Gas drilling supporters fill Capitol steps - abc27 WHTM

Gas drilling supporters fill Capitol steps

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The politics of Marcellus Shale natural gas drilling were on full display in Harrisburg Tuesday.

At least a thousand supporters of the industry walked from City Island to the steps of the Capitol for a pro-drilling rally. They wore matching T-shirts and carried signs and filled the steps. Their presence was an attempt to show all state officials how important shale drilling is to the commonwealth.

The topic is politically toxic. Many believe that fracking pollutes the state's air and water and should be immediately banned. Others complain that gas drillers have manipulated the political system to avoid paying their fair share of taxes. But on this day, in this place, discouraging words were rarely heard.

This was a shale celebration.

"Five years ago, in 2008, we produced a quarter of Pennsylvania's natural gas demand out of the Marcellus," said Dave Spigelmyer, president of the Marcellus Shale Coalition. "Today we're producing 20 percent of America's natural gas demand. It's an incredible leap in a short period of time."

Gene Barr, president of the Pennsylvania Chamber of Business and Industry, served as host for the hour-long rally.

"Energy equals jobs, energy equals jobs," Barr repeatedly chanted from the podium, hoping lawmakers in the building behind him were listening.

The Marcellus Shale Coalition insists 245,000 direct and indirect jobs have been created in Pennsylvania's natural gas boom. And not just jobs in the region with the gas. Business is booming at the Durabond facility in Steelton, which makes pipes that will carry the gas from the Marcellus region to points beyond.

Engineering firms have also cashed in. Hank Rettew of Rettew Engineering took to the microphone.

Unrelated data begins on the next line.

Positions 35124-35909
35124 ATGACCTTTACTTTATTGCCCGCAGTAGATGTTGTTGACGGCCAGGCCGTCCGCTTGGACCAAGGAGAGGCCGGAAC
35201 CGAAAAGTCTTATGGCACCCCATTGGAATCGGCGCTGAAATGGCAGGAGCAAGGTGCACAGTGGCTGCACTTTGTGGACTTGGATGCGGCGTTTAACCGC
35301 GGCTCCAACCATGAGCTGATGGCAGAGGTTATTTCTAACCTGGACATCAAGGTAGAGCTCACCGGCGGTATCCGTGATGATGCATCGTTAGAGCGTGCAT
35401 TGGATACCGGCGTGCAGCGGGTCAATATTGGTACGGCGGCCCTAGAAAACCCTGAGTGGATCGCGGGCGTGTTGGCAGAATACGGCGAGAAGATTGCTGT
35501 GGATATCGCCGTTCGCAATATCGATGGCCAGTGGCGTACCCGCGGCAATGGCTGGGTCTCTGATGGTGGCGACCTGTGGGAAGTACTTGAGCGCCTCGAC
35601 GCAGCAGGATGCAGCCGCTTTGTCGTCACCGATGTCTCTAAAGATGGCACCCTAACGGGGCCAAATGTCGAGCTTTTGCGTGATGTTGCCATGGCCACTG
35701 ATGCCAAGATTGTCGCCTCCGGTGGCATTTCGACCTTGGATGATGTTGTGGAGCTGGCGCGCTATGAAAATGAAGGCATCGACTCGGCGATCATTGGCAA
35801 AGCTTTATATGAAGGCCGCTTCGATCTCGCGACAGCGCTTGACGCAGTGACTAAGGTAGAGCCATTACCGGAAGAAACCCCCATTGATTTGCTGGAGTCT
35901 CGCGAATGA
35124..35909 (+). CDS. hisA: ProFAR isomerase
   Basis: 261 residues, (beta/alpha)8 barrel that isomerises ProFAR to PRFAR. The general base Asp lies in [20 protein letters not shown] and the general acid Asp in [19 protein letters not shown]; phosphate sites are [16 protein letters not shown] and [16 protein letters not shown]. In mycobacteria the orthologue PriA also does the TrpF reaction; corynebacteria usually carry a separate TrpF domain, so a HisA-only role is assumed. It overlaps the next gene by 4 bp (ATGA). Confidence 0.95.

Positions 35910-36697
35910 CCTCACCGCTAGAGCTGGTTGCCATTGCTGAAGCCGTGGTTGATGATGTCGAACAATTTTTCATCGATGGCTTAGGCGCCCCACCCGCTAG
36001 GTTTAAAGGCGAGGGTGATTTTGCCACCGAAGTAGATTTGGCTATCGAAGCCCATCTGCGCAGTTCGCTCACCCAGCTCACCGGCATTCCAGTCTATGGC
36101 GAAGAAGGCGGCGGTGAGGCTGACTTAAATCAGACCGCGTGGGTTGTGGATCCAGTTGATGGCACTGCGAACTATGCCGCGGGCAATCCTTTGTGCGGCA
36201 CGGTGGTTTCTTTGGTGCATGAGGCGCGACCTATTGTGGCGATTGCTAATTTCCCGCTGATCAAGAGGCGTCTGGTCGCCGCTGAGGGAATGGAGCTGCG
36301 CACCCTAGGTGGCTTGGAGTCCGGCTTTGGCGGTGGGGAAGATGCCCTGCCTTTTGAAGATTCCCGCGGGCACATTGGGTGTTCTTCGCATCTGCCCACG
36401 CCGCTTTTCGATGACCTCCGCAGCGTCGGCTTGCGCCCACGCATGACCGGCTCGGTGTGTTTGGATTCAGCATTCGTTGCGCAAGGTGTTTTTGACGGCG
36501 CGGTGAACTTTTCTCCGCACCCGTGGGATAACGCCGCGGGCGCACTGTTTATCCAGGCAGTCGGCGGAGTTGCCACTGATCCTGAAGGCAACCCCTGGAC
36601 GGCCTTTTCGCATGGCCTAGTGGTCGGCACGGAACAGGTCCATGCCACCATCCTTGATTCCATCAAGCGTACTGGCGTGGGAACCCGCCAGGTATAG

"We're headquartered in Lancaster County, not exactly in the center of the Marcellus Shale play," he said.

Dawood Engineering in Enola hired hundreds of workers, through the recession, because of gas drilling.

"We've designed hundreds of well-pad sites. We work on pipeline routing and design infrastructure," said Jim Rodgers of Dawood Engineering said. "We have an army of surveyors working all across this region that are based here in the Midstate working on Pennsylvania energy projects."

There were several protesters sprinkled among the drilling supporters. Some called for a moratorium. Paul Makurath of Lower Paxton Township doesn't go quite that far.

"I recognize the importance of it for jobs and local economies," Makurath said, "but I think it needs to be more heavily regulated and more heavily taxed."

All four Democrats running for governor are promising higher taxes on Marcellus drillers if elected. The drillers insist that's a bad idea.

"I would tell you we're being taxed fairly," Spigelmyer said. "And if we do have a competitive advantage we shouldn't let it go. West Virginia is probably the biggest champion of Pennsylvania being taxed. Their job growth has been slow. Their production growth has been slow. Pennsylvania has seen a rapid spike in job growth and gas production."

In a news release after the rally, the left-leaning Pennsylvania Budget and Policy Center said gas drillers exaggerate their importance to the economy and renewed its call for an extraction tax.

“What the shale industry and its supporters promote is a bargain: jobs in exchange for lax environmental regulations and limited taxation. It is a bargain that the commonwealth would do well to avoid. We do not have to trade away tax revenue or environmental protections in exchange for jobs, and the industry, which is among the most profitable in the world, will thrive regardless," the statement added.

The Marcellus Shale Coalition says it has spent $2.1 billion in state and local taxes and an additional $630 million in local impact fees.

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